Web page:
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Rogue scooter company Bird flees Cambridge and Somerville — for now

Vatic Kuumba rode an electric scooter in downtown Providence.Steven Senne/Associated Press

The Birds are migrating out of the Boston area. For now.

Bird scooters, that is. The company that suddenly began renting scooters on the streets of Somerville and Cambridge in July has pulled out amid a game of bureaucratic whack-a-mole where the scooters kept reappearing after being removed by city workers.

California-based Bird allows riders to rent free-standing electric-powered scooters off city sidewalks using a smartphone app. The scooters cost $1 per ride, plus 15 cents a minute.

But Cambridge and Somerville charged the company violated city rules about blocking sidewalks and conducting business on public ways without a permit. Additionally, the cities contended the scooters themselves violated state law because they do not have blinkers or brake lights.


Each municipality sent cease-and-desist letters that Bird at first flouted. Still, the scooters had been notably more scant on local streets since the cities’ crackdowns began in early August. Then on Wednesday, Bird said it left the region while Cambridge and Somerville “build a framework” for governing scooters. Despite the cities deeming Bird in violation of their local laws, the company said its decision to leave was voluntary and “a show of good faith.”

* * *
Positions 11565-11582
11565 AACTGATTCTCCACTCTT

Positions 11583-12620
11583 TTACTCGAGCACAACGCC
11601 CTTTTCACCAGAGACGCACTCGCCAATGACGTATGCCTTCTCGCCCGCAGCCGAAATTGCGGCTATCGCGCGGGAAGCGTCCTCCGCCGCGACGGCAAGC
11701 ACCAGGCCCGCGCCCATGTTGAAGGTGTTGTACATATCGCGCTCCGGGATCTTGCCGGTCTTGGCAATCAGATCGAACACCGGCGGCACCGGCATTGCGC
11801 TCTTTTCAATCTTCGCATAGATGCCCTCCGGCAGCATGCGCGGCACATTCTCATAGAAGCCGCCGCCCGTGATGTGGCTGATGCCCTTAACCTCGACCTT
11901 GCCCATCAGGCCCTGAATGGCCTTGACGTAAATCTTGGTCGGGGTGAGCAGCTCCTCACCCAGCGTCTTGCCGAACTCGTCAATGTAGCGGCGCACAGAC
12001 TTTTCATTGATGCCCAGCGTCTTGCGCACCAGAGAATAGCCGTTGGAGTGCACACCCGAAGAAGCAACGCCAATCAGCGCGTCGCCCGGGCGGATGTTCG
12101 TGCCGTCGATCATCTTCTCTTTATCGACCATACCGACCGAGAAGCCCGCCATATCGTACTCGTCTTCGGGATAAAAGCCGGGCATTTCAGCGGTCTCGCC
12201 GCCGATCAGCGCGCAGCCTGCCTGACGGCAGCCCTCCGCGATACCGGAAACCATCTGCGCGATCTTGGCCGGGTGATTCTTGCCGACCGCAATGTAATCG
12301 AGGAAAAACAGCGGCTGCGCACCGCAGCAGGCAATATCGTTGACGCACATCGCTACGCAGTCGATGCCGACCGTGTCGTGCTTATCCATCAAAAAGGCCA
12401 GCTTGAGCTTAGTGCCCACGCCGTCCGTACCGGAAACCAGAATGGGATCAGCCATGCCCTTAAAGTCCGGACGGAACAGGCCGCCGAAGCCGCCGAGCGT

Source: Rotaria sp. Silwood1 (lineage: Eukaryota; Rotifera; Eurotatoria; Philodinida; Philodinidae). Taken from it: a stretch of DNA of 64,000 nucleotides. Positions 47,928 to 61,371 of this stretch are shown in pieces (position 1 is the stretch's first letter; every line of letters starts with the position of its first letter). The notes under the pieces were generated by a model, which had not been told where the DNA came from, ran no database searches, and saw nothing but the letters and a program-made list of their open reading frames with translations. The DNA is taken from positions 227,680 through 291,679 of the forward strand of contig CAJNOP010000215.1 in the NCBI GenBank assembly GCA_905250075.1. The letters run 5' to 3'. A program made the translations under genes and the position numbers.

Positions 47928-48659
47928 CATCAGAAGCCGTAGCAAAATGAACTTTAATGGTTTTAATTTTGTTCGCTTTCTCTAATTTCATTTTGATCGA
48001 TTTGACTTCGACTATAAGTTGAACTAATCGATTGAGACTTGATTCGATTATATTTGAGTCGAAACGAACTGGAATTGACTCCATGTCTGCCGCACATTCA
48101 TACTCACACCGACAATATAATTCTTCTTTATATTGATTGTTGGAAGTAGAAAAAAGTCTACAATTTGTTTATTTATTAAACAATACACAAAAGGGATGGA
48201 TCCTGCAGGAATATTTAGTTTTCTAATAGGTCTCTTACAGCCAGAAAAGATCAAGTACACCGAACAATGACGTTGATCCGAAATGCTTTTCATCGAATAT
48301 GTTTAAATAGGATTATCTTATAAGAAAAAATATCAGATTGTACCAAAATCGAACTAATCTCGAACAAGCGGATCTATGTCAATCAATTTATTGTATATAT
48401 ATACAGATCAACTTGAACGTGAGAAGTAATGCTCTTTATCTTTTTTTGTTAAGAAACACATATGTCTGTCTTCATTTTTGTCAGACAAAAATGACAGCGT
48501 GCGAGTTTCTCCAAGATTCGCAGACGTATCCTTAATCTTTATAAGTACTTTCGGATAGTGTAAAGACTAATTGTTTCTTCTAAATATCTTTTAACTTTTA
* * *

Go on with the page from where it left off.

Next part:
Bird and other scooter companies have run into similar problems across the country, as some cities have refused to allow them, while others have been more open. Bird developed a reputation for coming to cities unannounced and without local permission, though it has also pledged to share revenue with cities to help maintain roads.

Cambridge and Somerville have each said they are open to the new form of transportation, but not without proper oversight. They’re worried, in part, about rider and pedestrian safety and sidewalk clutter.

Bird requires users to scan a picture of their driver’s licenses into the app. And it notifies customers of Massachusetts law that requires riders to wear helmets and not operate on sidewalks.


Cambridge spokeswoman Lee Gianetti said city officials are planning a hearing in September that “will provide an opportunity to have a discussion of the future role that scooters can play in Cambridge’s transportation system.”

The scooters have not yet been deployed in Boston, though a few were ridden into and across the city. Mayor Martin J. Walsh has signaled he is skeptical of allowing scooters, though the City Council is planning a hearing of its own this fall.

Somerville officials were not immediately available for comment.

Adam Vaccaro can be reached at Follow him on Twitter at @adamtvaccaro.